Hope the diagnosis helps in remedying the problem.

UPDATE: I remembered. If you are using Windows, go to volume control and mute all the external inputs/outputs like CD input etc. Just keep the two basic ones.

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Crappy audio hardware on motherboards, especially the ones that end up in office PCs. The interior of a PC case is full of electrical noise. If that couples to the audio hardware, you'll hear it.

Solution: Get a pair of headphones with a volume control on the cord. Turn the volume on the headphones down, and turn the volume on the PC up full. This will increase the signal level relative to the noise level in most cases.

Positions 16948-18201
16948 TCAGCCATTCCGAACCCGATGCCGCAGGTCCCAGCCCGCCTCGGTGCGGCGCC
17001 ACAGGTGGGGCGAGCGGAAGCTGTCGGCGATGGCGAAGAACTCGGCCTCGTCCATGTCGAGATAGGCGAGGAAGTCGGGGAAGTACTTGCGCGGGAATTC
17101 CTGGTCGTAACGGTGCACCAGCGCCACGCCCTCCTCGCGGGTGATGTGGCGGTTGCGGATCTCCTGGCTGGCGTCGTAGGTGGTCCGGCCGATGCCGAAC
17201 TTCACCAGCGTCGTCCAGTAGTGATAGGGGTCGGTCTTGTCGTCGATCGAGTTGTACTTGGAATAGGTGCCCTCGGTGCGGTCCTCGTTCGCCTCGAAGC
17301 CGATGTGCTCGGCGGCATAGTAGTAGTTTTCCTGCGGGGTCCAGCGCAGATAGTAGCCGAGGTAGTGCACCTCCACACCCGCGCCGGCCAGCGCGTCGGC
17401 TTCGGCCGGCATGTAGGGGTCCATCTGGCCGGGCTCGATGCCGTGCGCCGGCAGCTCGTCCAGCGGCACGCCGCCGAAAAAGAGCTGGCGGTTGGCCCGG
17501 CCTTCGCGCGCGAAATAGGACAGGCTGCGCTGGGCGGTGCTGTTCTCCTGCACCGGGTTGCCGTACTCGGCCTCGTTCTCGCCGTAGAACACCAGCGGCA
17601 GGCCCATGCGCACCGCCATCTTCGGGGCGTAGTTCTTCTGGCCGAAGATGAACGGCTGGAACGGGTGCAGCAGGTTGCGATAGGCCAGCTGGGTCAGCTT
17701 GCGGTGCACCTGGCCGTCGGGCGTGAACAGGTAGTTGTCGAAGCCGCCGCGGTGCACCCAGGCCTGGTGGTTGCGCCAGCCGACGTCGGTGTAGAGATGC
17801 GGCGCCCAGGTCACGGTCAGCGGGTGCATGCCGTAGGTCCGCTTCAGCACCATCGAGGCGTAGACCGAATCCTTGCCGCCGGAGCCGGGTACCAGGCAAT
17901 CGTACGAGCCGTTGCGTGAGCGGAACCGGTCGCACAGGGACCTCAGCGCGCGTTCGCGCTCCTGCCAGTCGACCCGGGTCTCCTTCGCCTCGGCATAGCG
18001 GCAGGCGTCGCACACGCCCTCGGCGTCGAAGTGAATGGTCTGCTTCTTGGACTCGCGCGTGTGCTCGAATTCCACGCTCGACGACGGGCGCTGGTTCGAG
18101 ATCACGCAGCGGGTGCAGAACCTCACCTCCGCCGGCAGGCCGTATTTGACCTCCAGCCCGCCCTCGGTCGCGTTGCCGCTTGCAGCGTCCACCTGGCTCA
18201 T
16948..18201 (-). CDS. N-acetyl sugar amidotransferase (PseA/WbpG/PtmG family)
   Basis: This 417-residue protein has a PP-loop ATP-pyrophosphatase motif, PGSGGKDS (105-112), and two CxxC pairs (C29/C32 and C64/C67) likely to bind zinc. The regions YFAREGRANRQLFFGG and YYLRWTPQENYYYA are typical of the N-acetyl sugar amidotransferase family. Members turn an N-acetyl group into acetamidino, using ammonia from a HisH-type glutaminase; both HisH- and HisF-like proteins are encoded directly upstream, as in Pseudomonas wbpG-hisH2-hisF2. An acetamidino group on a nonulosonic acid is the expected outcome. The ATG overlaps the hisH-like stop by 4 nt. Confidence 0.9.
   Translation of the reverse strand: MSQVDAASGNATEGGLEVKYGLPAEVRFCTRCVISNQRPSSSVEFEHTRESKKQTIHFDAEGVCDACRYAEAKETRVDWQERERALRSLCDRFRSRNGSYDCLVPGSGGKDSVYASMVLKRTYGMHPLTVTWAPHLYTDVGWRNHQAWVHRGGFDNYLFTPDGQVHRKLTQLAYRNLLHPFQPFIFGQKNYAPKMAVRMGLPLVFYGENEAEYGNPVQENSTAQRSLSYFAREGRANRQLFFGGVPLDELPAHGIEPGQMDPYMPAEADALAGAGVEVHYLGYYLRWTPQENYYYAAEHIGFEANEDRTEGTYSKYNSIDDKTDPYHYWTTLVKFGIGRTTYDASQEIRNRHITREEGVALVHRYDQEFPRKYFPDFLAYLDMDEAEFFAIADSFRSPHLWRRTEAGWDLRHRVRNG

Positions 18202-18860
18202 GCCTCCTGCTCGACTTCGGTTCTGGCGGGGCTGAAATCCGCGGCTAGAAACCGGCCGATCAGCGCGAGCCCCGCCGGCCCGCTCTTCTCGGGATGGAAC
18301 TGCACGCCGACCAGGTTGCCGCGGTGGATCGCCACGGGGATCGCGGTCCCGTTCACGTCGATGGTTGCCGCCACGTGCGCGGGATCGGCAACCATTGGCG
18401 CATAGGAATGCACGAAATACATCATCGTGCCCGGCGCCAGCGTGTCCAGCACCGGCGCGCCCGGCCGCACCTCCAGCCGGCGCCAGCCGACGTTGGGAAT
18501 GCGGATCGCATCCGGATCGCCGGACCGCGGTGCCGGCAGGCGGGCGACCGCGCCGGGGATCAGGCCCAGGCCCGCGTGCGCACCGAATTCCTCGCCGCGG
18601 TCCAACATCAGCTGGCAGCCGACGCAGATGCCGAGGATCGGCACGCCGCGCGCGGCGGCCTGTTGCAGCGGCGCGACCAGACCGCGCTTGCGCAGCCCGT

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Most electronic devices give off some kind of electromagnetic interference. Your speakers or sound hardware may be picking up something as simple as the signaling on your video cable or the graphics card itself. Cheap speakers and poorly-protected audio devices tend to be fairly sensitive to this kind of radiation, in my experience.

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There is interference on your motherboard that is leaking onto your sound bus.

This is usually because of the quality of your motherboard, or the age of it. Also, the layout of the equipment inside your computer (close together, over lapping) often will make interesting EM fields. My old laptop used to do this a lot easier as it got older.

So as things are winding up or down you'll hear it.

Try to see if it happens on a different computer. Try different computers of different ages and different configurations (external soundcard, or a physical sound card, etc).

Hope that helps.

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tempest

dvbt